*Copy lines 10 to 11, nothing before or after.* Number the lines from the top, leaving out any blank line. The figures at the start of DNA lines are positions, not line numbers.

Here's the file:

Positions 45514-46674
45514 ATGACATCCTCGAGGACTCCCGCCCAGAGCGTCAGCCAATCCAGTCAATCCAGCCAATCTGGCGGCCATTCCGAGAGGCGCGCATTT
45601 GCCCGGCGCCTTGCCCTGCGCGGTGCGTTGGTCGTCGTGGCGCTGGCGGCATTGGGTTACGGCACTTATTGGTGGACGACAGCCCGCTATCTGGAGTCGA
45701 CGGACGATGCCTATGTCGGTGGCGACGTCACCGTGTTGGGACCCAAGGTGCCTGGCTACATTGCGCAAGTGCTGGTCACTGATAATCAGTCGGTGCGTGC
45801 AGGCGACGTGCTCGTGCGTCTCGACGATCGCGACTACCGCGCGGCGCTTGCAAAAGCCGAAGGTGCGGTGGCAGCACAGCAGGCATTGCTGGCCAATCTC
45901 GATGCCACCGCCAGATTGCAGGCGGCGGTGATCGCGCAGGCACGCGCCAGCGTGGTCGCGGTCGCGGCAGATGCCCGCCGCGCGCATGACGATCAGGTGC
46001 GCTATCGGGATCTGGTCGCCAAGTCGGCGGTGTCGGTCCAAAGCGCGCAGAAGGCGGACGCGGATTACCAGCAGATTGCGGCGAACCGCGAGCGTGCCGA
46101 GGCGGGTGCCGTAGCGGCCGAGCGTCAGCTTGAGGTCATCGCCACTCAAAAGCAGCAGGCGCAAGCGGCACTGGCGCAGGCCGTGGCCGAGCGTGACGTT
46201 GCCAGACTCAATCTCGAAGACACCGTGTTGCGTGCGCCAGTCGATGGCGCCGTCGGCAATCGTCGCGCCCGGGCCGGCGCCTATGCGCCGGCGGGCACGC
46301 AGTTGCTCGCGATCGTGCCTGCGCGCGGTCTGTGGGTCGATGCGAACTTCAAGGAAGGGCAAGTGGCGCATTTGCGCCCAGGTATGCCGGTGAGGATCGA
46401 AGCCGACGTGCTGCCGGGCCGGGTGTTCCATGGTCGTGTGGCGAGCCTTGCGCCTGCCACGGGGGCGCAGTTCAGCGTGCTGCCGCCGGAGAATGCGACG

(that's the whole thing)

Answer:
46301 AGTTGCTCGCGATCGTGCCTGCGCGCGGTCTGTGGGTCGATGCGAACTTCAAGGAAGGGCAAGTGGCGCATTTGCGCCCAGGTATGCCGGTGAGGATCGA
46401 AGCCGACGTGCTGCCGGGCCGGGTGTTCCATGGTCGTGTGGCGAGCCTTGCGCCTGCCACGGGGGCGCAGTTCAGCGTGCTGCCGCCGGAGAATGCGACG